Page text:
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The Almost Deal-breaker in Kemetic Neo-paganism

June 30, 2023
Nile River Egypt

Image by Peggychoucair from Pixabay


Originally, there wasn’t an almost in this post. There was only a big, fat deal-breaker. Let’s just say, the almost deal-breaker in Kemetic neo-paganism really got under my skin a couple months ago, and I nearly called it quits. But I’m back now and it’s all good — I think. (I have a lot going on: two prac placement this semester, so seven weeks of placement back to back. I’m on leave at half-pay from work to get it done, plus I’m squeezing in a quick holiday to Mt Buller near Melbourne before uni starts, so my husband can see snow for the first time. Most people worry about having a work-life balance, but spiritual people also have to factor in a balanced spiritual life, i.e., caring for and maintaining your energy. Where’s the allowance for that? There isn’t one. If you want to achieve balance, you have to maintain it yourself). Alas, I digress.

In a reply to a comment on Safe Pagans, I admitted to readers that I had begun to consider other spiritual paths to pursue besides Kemeticism. In this post, I will highlight what the almost deal-breaker was for me, in the hopes of forewarning and forearming other Kemetic neo-pagans, who are bound to encounter similar challenges.

First, let me just say, the ancient Egyptian deities constitute a pantheon par excellence; a tour de force who, in my perception of reality, work tirelessly and often anonymously to assist humanity in achieving Ma’at (or simply, to do good in the world and evolve). The deities themselves are not the almost deal-breaker here. They are deserving of perpetual offerings and accolades. Dua, netjeru!

The almost deal-breaker were some (but not all) of the people I encountered on the Kemetic path and more specifically, how these people treat others. The problem is so significant that it sometimes affects my ability to navigate forward on a Kemetic pathway. Often, I’m not getting the sense of community I need from Kemeticism. I’m a co-operative person — not a combative person nor a competitive person — and while I’m a solitary practitioner, like so many others, I still need to connect with the outside world via community. Without a sense of community, I don’t think we can grow in the directions we need, in order to thrive.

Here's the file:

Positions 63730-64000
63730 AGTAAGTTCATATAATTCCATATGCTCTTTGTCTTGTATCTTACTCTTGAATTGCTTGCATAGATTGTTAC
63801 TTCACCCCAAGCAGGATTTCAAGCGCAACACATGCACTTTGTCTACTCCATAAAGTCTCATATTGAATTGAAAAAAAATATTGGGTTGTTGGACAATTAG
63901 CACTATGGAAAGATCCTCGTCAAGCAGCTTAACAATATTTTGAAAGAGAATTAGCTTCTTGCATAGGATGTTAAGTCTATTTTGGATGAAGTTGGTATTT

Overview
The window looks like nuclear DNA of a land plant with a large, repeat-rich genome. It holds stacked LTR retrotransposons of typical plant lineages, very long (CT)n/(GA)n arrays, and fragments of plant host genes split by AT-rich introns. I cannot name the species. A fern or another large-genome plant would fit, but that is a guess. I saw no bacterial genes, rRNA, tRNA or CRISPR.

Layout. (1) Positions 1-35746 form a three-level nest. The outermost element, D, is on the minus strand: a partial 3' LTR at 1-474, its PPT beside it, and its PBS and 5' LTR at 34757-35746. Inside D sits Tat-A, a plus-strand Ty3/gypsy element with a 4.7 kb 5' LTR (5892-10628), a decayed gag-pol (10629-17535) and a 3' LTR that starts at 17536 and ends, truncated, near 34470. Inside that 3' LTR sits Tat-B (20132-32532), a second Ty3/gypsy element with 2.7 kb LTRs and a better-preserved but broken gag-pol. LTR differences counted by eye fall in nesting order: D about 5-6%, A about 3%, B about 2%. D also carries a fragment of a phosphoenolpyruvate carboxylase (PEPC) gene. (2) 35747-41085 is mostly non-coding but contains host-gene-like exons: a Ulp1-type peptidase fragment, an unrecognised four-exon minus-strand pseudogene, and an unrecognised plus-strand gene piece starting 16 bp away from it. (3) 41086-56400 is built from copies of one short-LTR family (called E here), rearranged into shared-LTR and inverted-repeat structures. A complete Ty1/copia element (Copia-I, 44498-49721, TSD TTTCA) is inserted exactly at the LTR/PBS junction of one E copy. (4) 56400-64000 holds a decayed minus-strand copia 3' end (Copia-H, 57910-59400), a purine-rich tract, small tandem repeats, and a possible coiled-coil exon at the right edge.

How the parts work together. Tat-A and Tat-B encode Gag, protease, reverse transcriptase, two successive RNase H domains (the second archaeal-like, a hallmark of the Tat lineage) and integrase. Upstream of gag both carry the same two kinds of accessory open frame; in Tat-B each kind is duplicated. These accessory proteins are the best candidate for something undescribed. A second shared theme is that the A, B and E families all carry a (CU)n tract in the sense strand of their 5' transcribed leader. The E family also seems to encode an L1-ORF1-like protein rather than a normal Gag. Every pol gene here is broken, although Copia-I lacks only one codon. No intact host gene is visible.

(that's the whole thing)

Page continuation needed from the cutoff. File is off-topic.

For a while, I thought this path would be fine with just myself and the netjeru. I’ve had numerous Subjective Mystical Experiences and Encounters on my Kemetic journey, and I advocate for others to do the same. Yet as life changing as those experiences have been, the gods are up there and we’re down here. Humans need each other just as much as we need the netjeru. I don’t think everyone gets that and it’s sad.

Kemetics are already scant in numbers. Most of us are scattered throughout the globe. Many subscribe to specialised ideologies and have become vehemently opposed to other Kemetics who don’t follow the exact same code. That’s not even getting into the racial divisions and ancestral claims that are often a cause of friction for Afrocentrists, who I’ve voiced support for in the past.

Another almost deal-breaker: Kemetic practice, in my opinion, is too highly influenced by academics, who have their own agendas and usually, those agendas are not taking present-day pagans into consideration. Why on Earth would they? We’re illegitimate heretics, with no place in Egyptological society. That knowledge — I believe — sparks conflict among Kemetics who compete over whose version of ancient Egyptian religion is the most accurate, the most correct, the most legit among the illegitimate in the hopes that one day, they will be embraced by society and become valued, respected and consulted.

As a result of the above conundrum, Kemetics tend to over-emphasise a strict following of what remnants of historical evidence we have, with little regard to spontaneity, creativity or intuition. Kemeticism then becomes a cerebral task of “doing it the right way” rather than a spiritual experience of being at one with deity and each other.